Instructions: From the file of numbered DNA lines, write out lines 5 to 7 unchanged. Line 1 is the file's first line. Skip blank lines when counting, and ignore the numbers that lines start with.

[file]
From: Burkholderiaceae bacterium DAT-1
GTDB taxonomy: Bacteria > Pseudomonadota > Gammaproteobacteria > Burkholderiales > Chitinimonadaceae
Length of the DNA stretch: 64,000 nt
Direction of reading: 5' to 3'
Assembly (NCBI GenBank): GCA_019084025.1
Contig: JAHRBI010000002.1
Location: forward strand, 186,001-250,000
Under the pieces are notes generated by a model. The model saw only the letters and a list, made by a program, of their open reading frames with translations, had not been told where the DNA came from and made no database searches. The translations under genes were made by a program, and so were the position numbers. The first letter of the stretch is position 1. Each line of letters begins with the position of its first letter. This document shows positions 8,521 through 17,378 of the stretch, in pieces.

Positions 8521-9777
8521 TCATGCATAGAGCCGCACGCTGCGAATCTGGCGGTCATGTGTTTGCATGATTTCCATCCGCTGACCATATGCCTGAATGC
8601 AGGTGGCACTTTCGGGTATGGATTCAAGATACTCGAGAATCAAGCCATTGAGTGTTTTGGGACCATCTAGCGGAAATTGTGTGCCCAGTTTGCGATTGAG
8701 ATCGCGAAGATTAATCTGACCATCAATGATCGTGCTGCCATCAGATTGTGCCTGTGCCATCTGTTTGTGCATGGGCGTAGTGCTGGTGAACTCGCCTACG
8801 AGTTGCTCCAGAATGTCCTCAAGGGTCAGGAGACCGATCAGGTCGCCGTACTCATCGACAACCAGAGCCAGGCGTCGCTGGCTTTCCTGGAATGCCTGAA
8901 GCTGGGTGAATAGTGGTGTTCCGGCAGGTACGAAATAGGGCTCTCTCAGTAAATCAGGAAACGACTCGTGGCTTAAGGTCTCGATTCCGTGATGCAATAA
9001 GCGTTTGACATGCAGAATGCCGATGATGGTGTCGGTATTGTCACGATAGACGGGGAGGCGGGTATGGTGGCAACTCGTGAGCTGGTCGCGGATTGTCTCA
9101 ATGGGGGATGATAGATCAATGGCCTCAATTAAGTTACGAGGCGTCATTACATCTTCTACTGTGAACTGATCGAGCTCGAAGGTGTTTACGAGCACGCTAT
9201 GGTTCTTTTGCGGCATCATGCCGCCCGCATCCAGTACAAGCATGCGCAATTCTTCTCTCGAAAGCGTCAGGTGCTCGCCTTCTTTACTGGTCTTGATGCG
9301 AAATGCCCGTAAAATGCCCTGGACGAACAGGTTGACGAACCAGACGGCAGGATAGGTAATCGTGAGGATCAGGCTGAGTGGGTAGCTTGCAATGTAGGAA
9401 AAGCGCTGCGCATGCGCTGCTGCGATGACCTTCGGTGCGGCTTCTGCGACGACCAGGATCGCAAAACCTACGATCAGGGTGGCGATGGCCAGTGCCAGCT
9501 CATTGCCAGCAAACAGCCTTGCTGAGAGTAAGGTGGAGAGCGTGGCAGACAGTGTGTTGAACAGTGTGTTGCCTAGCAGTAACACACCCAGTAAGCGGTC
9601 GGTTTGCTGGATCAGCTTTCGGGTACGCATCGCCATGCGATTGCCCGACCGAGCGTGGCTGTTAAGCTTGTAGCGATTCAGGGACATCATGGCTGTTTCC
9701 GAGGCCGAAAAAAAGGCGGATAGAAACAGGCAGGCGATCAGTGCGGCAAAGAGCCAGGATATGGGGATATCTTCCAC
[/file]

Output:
Assembly (NCBI GenBank): GCA_019084025.1
Contig: JAHRBI010000002.1
Location: forward strand, 186,001-250,000